Tuesday, June 14, 2011

"Midnight in Paris": Woody Allen offers time travel to screenwriter/novelist as a way to work out his karma

I suppose that it’s logical that Woody Allen (now 75) would think of some of the same plot devices that I have.  Even in a romantic comedy, when I would be dead serious with any sci-fi setup.

Yup, it’s time travel.  You get taken by angels, and find yourself living in an earlier era. You’re abducted periodically, and if they send a private eye after you, he gets sent back more than one generation, back to the time of the Three Musketeers, with no Milady.

That’s what happens in “Midnight in Paris”, or rather at midnight, whenever a particular aspiring writer takes his strolls in the City of Light, alone. He even gets to come back every morning, although others may not.  It’s rather like surviving the love trains at a disco.  And he gets to think and talk about the life and existential nature of a "writer" all the time, and still seem manly and romantic enough for a girl friend. He might even make for a good father some day. Or, if he isn't careful, he might lose her. 


The film looks small, shot in digital video on a few streets in Paris, and then in some roaring 20s boudoirs where people smoke like chimneys.

Owen Wilson, who doesn’t have enough of the external trappings of manhood, plays a genre screenwriter Gil, traveling with his fiancee Inez, Rachel McAdams and her Republican tea party parents on business in Paris (sorry, it's all heterosexual). He wants to write the great novel set in a better time. So he gets what he wishes for, when he goes on midnight strolls. He meets The Thief of Always in a yellow model-T.  He even gets repeat visits, a chance to bring his paper manuscript (back into a time before thumb drives) so that Gertrude Stein (Kathy Bates) can read it without chopping off his feet.  He consorts with F. Scott FitzGerald, Pablo Picasso and Ernest Hemmingway. There’s enough here for plenty of English themes.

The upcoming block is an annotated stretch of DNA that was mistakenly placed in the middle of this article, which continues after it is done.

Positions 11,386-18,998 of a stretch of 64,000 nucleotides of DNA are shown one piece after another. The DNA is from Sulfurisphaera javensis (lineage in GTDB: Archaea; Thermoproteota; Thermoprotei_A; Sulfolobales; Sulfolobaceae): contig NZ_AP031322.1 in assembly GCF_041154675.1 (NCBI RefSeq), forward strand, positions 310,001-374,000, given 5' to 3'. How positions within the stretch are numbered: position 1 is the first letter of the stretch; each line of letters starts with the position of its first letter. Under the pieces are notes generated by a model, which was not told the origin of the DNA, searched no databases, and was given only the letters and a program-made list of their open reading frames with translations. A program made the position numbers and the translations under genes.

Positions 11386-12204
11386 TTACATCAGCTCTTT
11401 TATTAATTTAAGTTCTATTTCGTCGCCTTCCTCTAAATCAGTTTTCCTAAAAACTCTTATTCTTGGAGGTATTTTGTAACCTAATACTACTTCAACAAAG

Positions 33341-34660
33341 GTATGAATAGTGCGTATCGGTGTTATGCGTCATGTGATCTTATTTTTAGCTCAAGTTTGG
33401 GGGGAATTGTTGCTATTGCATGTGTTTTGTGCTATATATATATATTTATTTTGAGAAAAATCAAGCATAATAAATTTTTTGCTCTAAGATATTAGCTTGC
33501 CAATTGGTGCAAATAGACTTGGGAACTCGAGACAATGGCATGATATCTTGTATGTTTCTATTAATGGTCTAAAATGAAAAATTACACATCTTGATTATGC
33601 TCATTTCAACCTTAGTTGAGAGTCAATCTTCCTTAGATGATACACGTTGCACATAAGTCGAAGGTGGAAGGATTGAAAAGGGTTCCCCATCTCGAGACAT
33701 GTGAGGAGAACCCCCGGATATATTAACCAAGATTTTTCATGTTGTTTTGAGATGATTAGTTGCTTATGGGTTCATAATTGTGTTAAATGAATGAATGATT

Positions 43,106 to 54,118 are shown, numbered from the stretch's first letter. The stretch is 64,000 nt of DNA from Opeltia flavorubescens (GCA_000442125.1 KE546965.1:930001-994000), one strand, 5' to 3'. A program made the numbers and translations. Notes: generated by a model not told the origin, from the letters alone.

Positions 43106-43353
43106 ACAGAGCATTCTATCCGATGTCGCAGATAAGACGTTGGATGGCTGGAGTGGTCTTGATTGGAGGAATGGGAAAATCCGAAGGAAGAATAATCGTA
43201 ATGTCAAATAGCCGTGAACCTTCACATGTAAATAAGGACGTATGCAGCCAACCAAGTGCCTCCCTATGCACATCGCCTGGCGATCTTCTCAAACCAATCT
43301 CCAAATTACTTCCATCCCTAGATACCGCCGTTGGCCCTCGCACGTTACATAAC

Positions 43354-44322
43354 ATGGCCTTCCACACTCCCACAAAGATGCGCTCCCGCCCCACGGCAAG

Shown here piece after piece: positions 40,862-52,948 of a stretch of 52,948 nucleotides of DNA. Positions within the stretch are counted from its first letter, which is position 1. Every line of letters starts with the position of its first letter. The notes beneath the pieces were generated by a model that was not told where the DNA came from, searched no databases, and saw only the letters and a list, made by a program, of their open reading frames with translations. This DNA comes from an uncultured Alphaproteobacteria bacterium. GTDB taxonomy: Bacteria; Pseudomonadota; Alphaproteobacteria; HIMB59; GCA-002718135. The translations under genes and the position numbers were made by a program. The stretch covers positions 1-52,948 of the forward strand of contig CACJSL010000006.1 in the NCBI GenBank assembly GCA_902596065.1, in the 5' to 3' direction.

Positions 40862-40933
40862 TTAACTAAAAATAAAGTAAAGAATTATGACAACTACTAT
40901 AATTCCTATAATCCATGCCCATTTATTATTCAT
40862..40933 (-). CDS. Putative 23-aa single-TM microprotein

My own concept in a couple of movie scripts is that the protagonist gets “abducted” or perhaps goes through “transition” (death) and is taken to some kind of artificial world – maybe a synecdoche set up on Titan, or maybe a parallel universe, or maybe the innards of someone’s model railroad set (“Roadside America” as one of the Roadside Attractions), placed in an earlier time era, and encouraged to procreate so there will be children or progeny who can learn from his world of ideas and live in them.  (At least his life is still easier than a March of the Penguins.)  But, expanding on a concept in Woody Allen's film, the protagonist has the opportunity to experience being at different ages. 

Sony’s official site for the film is here.

EFE International offers this interview with Woody Allen.

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